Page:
Today’s world needs love both of God and neighbour. Love of God is always there but many are blind to this supreme love. We need to make them realize that God loves them with all their sinfulness. This love of God should be concretely manifested in our love for the world at large. On the judgment day when Christ asks us whether we gave food to him, whether we clothed him, whether we visited when he was sick, whether we welcomed him, we should not be asking a foolish question, Lord when were you in need and when did I neglect you? It is not for the sake of judgment we should love him rather it is our Christian call to love the neighbours. Christ again defines a neighbour through the famous parable Good Samaritan. We should be proud to call ourselves as Christians because it is the only religion where God has lived a life of a human being and showed us the path to live a fruitful life. We are supposed to be enlightened people, we cannot give excuses saying that we were ignorant about God’s expectation from us. Let us be the carriers of love which is possible only when we are nested in Christ’s love which is nested in Father’s love through the Holy Spirit.

Wednesday, August 17, 2011


1.      Great Church writer Origen understood the king as God, the marriage as the restoration of Christ’s Church to him, the servants as the rejected prophets, the banquet as the spiritual food of God’s mysteries, ‘all things ready’ as discourses concerning ultimate realities, the destruction of the city as the Jewish war, the command to invite all as the turning to the Gentiles, and the missing garment as ethical qualities like mercy and kindness. He also took the parable as referring to the marriage of the Logos and the individual.
2.      The kingdom is still and will be like a banquet at which those who were supposed to attend were too preoccupied to come and others not expected to attend come and enjoy the feast. The expected are absent and the unexpected are present.
3.      No one should take attendance at the Messianic banquet for granted. Unfortunately many people do: they have made a decision, they belong to the right group, they have the right schooling, and they have participated in numerous services and charitable efforts, so they can now get on with their lives.
4.      The Church should manifest the sense of joy and urgency in inviting people to participate in the banquet of the Lord. This invitation should not be forced upon. The preachers should preach with a sense of urgency only then people will understand the worth of the Great banquet.
5.      Jesus has been attacking the Pharisees through quite a few parables. In this parable he is focusing on the ones who are given an entry in spite of their unworthiness. But the moment they enter, they should try their level best to change their way of life and become worthy by following the rules and regulations of the banquet.

The concept of strict attire for the party is not something new. Many of us are aware of certain parties in which we cannot enter without wearing formals. Imagine a person who cannot afford to go for a party of this sort, gets a free entry pass with the generosity of his/her friend. If he/she is keen on attending the party at least he/she should find ways and means to get himself/herself a formal dress. Getting free pass alone does not ensure your entry. From our part we should also do something to enjoy a privilege.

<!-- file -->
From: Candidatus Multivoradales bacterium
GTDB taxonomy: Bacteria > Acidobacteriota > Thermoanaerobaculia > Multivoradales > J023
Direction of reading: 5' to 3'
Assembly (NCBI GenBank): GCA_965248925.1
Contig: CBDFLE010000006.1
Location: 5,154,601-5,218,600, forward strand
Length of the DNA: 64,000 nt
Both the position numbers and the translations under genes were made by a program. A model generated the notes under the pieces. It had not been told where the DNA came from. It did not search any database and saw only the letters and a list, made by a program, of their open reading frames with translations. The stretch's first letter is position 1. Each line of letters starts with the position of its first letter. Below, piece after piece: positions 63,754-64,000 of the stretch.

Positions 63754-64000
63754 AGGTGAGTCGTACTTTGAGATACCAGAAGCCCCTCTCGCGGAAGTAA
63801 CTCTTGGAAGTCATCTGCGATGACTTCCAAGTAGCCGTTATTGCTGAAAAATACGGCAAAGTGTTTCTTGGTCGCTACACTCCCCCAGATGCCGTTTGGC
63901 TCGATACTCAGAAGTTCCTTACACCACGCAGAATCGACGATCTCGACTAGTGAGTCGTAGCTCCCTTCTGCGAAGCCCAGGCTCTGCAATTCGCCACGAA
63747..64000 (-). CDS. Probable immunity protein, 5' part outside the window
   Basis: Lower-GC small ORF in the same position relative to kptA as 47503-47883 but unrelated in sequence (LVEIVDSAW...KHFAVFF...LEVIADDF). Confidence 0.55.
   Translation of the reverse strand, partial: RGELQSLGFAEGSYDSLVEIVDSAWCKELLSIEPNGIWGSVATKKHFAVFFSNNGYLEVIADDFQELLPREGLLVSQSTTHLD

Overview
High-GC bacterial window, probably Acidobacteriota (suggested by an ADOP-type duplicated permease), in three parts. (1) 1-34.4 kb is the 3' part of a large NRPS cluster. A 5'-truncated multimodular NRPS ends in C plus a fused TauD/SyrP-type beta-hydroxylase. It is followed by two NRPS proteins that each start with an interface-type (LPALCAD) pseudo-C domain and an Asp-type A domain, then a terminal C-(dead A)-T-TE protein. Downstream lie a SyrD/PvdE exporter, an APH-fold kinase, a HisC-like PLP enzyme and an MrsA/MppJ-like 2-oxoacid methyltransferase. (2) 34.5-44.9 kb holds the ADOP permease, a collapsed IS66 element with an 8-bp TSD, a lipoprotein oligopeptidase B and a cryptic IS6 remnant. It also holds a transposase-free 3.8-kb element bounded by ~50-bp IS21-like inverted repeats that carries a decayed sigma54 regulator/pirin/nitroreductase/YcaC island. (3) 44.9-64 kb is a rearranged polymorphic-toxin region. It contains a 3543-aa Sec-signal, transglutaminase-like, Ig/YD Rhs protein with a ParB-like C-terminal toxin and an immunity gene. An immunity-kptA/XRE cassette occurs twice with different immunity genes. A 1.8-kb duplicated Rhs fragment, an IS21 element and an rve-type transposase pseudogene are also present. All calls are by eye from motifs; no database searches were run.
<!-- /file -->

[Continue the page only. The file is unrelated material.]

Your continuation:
Stories with Intent – A Comprehensive Guide to the Parables of Jesus – Klyne R. Snodgrass

Tuesday, August 16, 2011


You know what happened on the second day? After receiving their wages, those who came early on the first day, were still angry with the Landlord. “That was too bad on his part. He tells us that we are envious because he was generous. Was he really generous? If yes, why didn’t he give us more? Anyway we shall go late tomorrow”. They came very late the following day, but they were surprised to see those people who came late on the first day were already at work. They were impressed with the landowner who gave them job opportunity and who was very kind to them. They wanted to pay him back with their hard work. The late comers joined them worked till the close of the day. The landowner told the manager, ‘Call the labourers and give them their pay beginning with the first one and then going to the last.’ When those who came early, he gave them the usual wage and some bonus money appreciating their work.  Then when the late comers came, the owner calculated their duration of work and gave money accordingly which was lesser than the daily wage. When they received it they grumbled against the landowner saying, ‘Yesterday when we worked from early morning, you never gave us any bonus and now, you are giving them the bonus and cut short our money. Again the owner told them, I am not doing anything wrong. You are again envious because I am generous with them. I have paid what you deserve. Am I not allowed to do what I choose with what belongs to me?